The electric field depends on the rate of change of the magnetic flux through the loop, and this in turn depends on the area of the loop. In Griffiths’s example, he takes s_0 (the distance of the near edge of the loop from the wire) to be constant and varies the distance s of the outer edge. Thus as s gets larger, the area gets larger so the magnetic flux also increases, and thus the rate of change of flux increases in proportion to the area of the loop. As he points out, though, E doesn’t increase forever since the quasistatic approximation isn’t valid for very large s.

        Like

      • Robert says:

        Yes, the electric field depends on the rate of change of the magnetic flux through the loop, and this in turn depends on the area of the loop. Consequently, the rate of change of flux increases as the area of the loop increases. However, the magnetic field isn’t constant in space (it decreases with increasing s) and so the rate of change of flux is not going to increase at the same rate as the area of the the loop. I agree that the quasistatic approximation isn’t valid for very large s but that doesn’t seem to be what is causing the problem in this case. Rather, it seems the problem is in assuming E = 0 at s = 0 instead of E = 0 at infinity.

        Like

      • growescience says:

        The induced E will always keep increasing as long as we keep increasing the area of the loop, no matter what B does inside the loop (well, providing B is always in the same direction and the change dI/dt is nonzero). The variation in B is accounted for by the integral. You don’t need to assume anything about where E is 0, since E comes out of the formula. Are you perhaps confusing E with the potential V, which does need to have a zero point defined, since it’s only differences in V that are measurable?

        Like

      • Robert says:

        I’m not sure what you mean by the induced E. Do you mean the induced circulation of E? If so, I agree that the induced circulation of E increases as the loop increases in the sense that the difference between E(s) and E(s_0) must increase as the loop size increases. I just don’t see why that necessarily means that E(s) must increase as the loop size increases. What am I missing?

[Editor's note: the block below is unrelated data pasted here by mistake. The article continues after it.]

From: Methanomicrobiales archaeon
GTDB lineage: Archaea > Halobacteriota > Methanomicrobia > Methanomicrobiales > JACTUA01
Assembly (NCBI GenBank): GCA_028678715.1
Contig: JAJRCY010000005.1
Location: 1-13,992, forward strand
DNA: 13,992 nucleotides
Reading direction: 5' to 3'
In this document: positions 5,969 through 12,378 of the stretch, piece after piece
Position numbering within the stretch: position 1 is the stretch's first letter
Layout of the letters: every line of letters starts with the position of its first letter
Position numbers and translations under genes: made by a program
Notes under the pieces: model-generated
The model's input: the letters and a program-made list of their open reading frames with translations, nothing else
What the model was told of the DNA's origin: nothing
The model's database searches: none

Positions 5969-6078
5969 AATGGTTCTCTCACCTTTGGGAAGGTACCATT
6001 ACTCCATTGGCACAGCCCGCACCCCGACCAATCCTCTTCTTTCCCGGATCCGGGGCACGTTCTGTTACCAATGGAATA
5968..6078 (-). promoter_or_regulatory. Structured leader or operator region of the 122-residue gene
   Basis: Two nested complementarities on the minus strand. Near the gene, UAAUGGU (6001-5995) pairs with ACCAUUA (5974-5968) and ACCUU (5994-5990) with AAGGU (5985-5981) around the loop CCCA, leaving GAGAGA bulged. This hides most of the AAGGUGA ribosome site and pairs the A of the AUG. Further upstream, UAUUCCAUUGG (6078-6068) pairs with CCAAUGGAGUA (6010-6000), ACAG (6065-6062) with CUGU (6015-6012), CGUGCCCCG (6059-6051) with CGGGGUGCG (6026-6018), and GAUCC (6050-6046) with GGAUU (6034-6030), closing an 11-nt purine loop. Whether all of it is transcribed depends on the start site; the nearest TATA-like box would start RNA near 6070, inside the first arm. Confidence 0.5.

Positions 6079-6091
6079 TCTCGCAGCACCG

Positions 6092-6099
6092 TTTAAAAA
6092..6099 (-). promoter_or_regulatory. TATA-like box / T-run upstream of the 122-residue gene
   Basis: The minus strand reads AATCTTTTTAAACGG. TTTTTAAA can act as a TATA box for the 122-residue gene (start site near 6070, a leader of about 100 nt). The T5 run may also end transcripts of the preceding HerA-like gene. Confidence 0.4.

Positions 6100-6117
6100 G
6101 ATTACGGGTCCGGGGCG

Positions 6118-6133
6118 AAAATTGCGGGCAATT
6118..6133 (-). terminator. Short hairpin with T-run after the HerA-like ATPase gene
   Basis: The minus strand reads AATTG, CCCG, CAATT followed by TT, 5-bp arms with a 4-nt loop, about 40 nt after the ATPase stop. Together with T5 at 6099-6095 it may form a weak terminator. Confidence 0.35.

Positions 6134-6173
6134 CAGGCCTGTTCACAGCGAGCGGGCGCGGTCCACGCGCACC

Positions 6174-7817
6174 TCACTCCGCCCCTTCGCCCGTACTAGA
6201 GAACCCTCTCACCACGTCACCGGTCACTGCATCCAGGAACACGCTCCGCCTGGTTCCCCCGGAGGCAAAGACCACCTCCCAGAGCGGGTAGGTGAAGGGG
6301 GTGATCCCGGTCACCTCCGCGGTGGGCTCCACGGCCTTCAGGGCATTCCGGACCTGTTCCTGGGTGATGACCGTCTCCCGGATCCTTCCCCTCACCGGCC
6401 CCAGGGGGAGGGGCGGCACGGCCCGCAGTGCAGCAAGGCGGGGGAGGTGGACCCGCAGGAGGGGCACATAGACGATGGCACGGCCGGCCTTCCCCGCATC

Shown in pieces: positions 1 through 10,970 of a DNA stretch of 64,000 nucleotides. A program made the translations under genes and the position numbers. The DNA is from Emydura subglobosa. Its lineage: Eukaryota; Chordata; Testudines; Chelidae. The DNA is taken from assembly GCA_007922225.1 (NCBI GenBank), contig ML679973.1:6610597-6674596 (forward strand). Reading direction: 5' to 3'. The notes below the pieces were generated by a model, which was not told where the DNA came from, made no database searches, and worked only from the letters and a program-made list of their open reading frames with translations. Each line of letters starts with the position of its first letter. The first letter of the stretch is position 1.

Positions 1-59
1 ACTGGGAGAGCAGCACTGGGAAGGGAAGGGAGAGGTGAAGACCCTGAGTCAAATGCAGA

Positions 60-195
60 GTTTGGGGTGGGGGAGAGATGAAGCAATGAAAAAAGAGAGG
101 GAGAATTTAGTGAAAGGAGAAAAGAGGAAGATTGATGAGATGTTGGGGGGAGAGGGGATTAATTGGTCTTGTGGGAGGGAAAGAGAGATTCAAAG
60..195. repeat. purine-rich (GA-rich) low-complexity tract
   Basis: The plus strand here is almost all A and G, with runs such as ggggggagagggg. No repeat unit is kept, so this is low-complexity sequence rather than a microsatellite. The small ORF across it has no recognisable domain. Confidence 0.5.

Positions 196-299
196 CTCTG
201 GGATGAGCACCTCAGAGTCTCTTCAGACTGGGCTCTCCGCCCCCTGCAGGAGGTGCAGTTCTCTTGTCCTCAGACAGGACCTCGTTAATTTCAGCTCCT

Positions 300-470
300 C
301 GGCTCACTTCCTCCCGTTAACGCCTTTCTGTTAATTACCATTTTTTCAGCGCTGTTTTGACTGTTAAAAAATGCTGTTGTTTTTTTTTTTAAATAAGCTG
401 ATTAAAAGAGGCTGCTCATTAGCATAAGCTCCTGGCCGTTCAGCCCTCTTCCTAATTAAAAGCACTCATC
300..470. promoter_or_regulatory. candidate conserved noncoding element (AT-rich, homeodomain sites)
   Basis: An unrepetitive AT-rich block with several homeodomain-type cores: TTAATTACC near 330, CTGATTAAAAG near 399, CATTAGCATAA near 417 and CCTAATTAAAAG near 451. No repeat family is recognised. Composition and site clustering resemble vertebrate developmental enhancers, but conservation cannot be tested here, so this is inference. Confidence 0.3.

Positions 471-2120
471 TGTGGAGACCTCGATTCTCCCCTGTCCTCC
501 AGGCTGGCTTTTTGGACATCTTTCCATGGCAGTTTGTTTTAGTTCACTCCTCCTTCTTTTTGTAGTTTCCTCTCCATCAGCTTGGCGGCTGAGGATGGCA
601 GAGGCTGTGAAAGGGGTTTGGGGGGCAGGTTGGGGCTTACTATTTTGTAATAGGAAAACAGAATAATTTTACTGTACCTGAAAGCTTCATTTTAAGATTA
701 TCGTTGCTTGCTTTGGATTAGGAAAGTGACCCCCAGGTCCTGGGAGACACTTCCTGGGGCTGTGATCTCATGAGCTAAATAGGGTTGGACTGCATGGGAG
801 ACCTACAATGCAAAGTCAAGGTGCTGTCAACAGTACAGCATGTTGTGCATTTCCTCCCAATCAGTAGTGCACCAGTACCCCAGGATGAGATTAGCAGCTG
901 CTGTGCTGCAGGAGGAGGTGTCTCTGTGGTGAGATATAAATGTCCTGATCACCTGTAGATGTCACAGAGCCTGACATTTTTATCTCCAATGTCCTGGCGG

Like

      • growescience says:

        The question states that we’re looking for “the induced electric field”, which is the field induced by the changing magnetic field. By your own argument, if E (s) – E(s_0) increases and E(s_0) is constant, then E (s) would have to increase, true?
        I do agree that it does seem a bit odd that E increases as you get farther from the wire even though B decreases, but the increase is slow (logarithmic) and is valid only for relatively short distances.

        Like

      • Robert says:

        I think the question is this: if E(s) – E(s_0) increases and E(s_0) is constant, then does E(s) have to increase? I agree that E(s) has to become more positive (i.e., dE(s)/ds > 0). However, suppose E(s_0) is negative. Then E(s) – E(s_0) will increase as E(s) as becomes less and less negative, approaching zero.

        Like

      • growescience says:

        E is the magnitude of a vector so must be positive. It is only the dot product of E with the length vector around the Amperian loop that can be positive or negative and this is already accounted for in the expression given in the example.